The Ministry asks Norwegian banks, after careful assessment and based on the ESRB's recommendation, to keep total distributions within a maximum of 30 percent of the total annual result for the years 2019 and 2020, until the end of the third quarter of 2021.
Dividend restrictions on banks were introduced in response to the challenges in both the real economy and the banking industry in Europe as a result of the corona pandemic. The Norwegian economy has performed significantly better than most European countries, and it is forecast that Norwegian activity will pick up during 2021.
Norwegian banks are among the best capitalized in Europe, and in contrast to the average of banks in the EU, they still have a sound profitability despite an increase in booked loan loss provisions. Lending activity has also been maintained by Norwegian banks through the corona crisis. In addition, Norwegian banks have a countercyclical buffer of 1 percent, while a vast majority of European countries have reduced this to 0 percent, including Sweden and Denmark.
− It is important that the extraordinary restrictions on dividend payments are temporary, and that normal corporate governance practices are re-established as soon as possible, says Erik Johansen, Director of Banking and Capital Markets at Finance Norway.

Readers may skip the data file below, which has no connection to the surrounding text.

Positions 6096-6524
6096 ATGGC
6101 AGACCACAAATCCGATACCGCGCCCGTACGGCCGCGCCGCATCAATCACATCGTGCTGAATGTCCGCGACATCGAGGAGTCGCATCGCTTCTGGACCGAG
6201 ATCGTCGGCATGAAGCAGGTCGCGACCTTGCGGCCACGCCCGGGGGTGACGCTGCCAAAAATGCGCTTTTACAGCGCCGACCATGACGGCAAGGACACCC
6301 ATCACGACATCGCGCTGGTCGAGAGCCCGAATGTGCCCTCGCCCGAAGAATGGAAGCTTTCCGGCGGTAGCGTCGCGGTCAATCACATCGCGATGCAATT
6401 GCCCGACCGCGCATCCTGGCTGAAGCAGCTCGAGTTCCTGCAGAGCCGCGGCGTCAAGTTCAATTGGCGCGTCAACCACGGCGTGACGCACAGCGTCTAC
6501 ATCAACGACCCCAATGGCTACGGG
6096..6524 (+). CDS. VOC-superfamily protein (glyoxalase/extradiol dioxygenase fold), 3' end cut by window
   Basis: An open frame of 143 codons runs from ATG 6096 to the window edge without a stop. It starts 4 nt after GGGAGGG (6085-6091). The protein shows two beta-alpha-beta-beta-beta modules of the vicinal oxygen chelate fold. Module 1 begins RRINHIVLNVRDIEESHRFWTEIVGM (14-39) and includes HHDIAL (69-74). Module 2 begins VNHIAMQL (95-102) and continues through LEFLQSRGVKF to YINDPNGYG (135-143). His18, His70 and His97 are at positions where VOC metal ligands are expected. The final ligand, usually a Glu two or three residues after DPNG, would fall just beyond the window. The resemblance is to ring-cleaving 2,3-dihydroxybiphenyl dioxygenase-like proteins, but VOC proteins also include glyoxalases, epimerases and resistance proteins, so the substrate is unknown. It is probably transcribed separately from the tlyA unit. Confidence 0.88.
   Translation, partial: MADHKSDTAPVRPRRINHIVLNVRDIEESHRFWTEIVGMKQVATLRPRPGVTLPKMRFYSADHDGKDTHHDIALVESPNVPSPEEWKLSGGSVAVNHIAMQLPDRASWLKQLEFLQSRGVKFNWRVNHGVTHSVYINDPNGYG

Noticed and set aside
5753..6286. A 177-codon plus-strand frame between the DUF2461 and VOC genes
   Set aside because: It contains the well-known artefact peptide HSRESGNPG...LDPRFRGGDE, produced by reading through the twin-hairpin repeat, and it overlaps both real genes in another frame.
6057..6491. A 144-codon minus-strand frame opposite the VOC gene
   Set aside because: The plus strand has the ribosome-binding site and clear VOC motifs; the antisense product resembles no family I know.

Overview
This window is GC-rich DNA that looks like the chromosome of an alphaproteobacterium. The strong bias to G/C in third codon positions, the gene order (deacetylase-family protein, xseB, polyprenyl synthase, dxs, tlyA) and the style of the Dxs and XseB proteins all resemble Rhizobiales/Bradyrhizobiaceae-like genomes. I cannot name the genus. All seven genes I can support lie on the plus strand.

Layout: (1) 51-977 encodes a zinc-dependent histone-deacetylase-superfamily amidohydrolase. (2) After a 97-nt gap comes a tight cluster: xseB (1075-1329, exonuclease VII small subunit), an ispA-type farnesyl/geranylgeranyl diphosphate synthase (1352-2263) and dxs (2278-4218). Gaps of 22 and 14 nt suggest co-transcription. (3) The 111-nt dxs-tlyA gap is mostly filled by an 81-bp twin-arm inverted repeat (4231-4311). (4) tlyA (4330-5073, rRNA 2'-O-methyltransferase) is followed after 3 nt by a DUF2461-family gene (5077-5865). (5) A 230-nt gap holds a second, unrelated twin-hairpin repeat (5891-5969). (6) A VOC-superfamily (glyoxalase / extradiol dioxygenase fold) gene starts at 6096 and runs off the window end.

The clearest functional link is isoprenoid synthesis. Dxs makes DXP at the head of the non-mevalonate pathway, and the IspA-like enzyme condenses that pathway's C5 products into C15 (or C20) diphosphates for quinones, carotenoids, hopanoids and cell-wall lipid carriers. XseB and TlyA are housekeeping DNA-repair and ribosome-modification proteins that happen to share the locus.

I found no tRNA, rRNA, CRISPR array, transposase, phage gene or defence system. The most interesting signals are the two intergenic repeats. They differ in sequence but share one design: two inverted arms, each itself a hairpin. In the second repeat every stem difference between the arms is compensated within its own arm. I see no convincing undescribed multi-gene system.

Finance Norway shares the Ministry of Finance's view that both profitability and capitalization in Norwegian banks indicate a less restrictive stance compared to the limit proposed by the Norwegian Financial Supervisory Authority.
It is also positive that the Ministry has announced a change in regulations for savings banks, which will enable these banks to make decisions on the allocation of surplus funds well in advance.
− Overall, this is a constructive solution, and it is positive that the Ministry signals a normalization after September 30, Johansen says.